Sharks cannot afford this load-shedding among the forwards

Sport

Sharks cannot afford this load-shedding among the forwards

There's a lack of physicality among SA Super Rugby teams, but the Sharks have a window to turn things around

Journalist


The Super Rugby tournament may not have reached the halfway stage but there are warning signs in Durban that can’t be ignored.
The Sharks didn’t play this past week and it’s a break they desperately needed. After two consecutive losses against the Stormers and the Bulls, it was a much-needed siesta. They also have a serious mental test ahead of their clash against the Rebels at home on Saturday.
The Sharks switched off against the Australian teams last season and the Rebels were one of those who capitalised on those brain-fades.
That’s not the reason we’re here because the successive defeats had nothing to do with the Sharks’ mental capacities.
The SA derby defeats had everything to do with a discerning lack of physicality and that, for a SA Super Rugby team, is a serious concern in a landscape where power rules. Like Eskom, their forwards have embarked on load-shedding, with theirs being on rotation for two weeks. In Super Rugby, that can be terminal and that’s something a team can ill afford.
The Sharks could and should beat the Rebels on Saturday after the Melbourne side had their lungs punctured by Johannesburg’s altitude. What Durban doesn’t have in altitude, it has in humidity. However, that climatic value often affects the Sharks as much as it does the visiting teams.
What the Rebels did do on Saturday was to expose the Lions’ soft underbelly in terms of not having serious ball carriers. Through their loose-forward trio, the Sharks do have defence-piercing ball-carrying personnel. When this strength has been nullified, which was the case against the Stormers and the Bulls, they’ve had nowhere to turn to.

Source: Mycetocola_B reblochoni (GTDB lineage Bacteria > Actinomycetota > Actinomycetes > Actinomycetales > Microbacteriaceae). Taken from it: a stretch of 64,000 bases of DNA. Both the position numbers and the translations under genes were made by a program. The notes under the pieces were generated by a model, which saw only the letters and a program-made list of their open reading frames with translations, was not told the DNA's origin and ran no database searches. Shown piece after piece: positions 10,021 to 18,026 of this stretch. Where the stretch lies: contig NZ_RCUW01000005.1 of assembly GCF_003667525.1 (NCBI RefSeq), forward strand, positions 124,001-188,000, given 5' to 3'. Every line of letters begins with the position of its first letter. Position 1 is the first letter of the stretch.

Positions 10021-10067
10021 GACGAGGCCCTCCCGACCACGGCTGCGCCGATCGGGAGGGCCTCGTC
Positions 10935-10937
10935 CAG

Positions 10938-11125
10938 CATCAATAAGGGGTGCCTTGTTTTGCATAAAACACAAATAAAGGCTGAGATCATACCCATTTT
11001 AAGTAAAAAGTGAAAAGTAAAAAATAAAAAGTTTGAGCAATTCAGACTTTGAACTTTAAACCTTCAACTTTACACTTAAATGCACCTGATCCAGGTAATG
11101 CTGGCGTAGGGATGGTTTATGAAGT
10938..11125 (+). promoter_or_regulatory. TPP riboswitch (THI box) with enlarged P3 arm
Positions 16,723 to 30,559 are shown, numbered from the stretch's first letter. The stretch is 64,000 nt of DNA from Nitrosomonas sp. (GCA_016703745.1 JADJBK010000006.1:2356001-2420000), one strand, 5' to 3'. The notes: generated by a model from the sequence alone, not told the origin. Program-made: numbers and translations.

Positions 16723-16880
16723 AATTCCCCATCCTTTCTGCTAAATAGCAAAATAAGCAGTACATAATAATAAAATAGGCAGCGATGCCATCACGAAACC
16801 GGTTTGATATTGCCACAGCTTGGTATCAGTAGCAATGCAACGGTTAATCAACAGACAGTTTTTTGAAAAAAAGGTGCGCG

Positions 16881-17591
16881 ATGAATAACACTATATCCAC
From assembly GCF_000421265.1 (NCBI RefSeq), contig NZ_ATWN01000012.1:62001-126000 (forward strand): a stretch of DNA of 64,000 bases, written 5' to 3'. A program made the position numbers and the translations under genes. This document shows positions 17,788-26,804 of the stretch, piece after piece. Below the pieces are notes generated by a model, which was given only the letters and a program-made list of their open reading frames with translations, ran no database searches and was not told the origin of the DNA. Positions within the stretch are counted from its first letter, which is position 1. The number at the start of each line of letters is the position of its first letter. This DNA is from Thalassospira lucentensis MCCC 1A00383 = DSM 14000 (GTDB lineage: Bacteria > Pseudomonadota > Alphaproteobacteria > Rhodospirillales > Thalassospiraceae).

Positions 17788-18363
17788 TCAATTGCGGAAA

While the Rebels were on the receiving end of a painful defeat against the Lions on Saturday, they’ve found a way to win even though their forwards have been dominated at times. For an SA team, forward dominance, or parity at the very least, lays the foundation of a serviceable performance. Then come the set-pieces and everything else falls in after that.
Set-pieces can be fixed but physicality can’t. That should be the biggest concern for Robert du Preez and his Durban charges, especially with the fact that his team looked like they’d be SA’s best Super Rugby bet this season. They’ve had the stability that’s lacking in the other teams and their recruitment has looked to be quite sound.
What teams look like on paper and how they play are two different things. That’s been the case with the Sharks and while they have time to turn their fortunes around, they don’t want to find themselves in the same boat as the Chiefs, whose season has lurched from one disaster to the next.
There’s hope in a turnaround, as seen with the Stormers’ three consecutive wins after an opening-round Loftus Versfeld hammering by the Bulls. Again, there’s the significant matter of an overseas tour that the Stormers face over the next four weeks. For the Sharks, that’s still in the distance.
They still have a set of games in SA to get their act together. In the Currie Cup, the Sharks showed some decent resilience and a dose of that will come in handy in a tournament that their coach said they should be winning this season. Super Rugby isn’t won in March or April, but it can certainly be lost in these months.​

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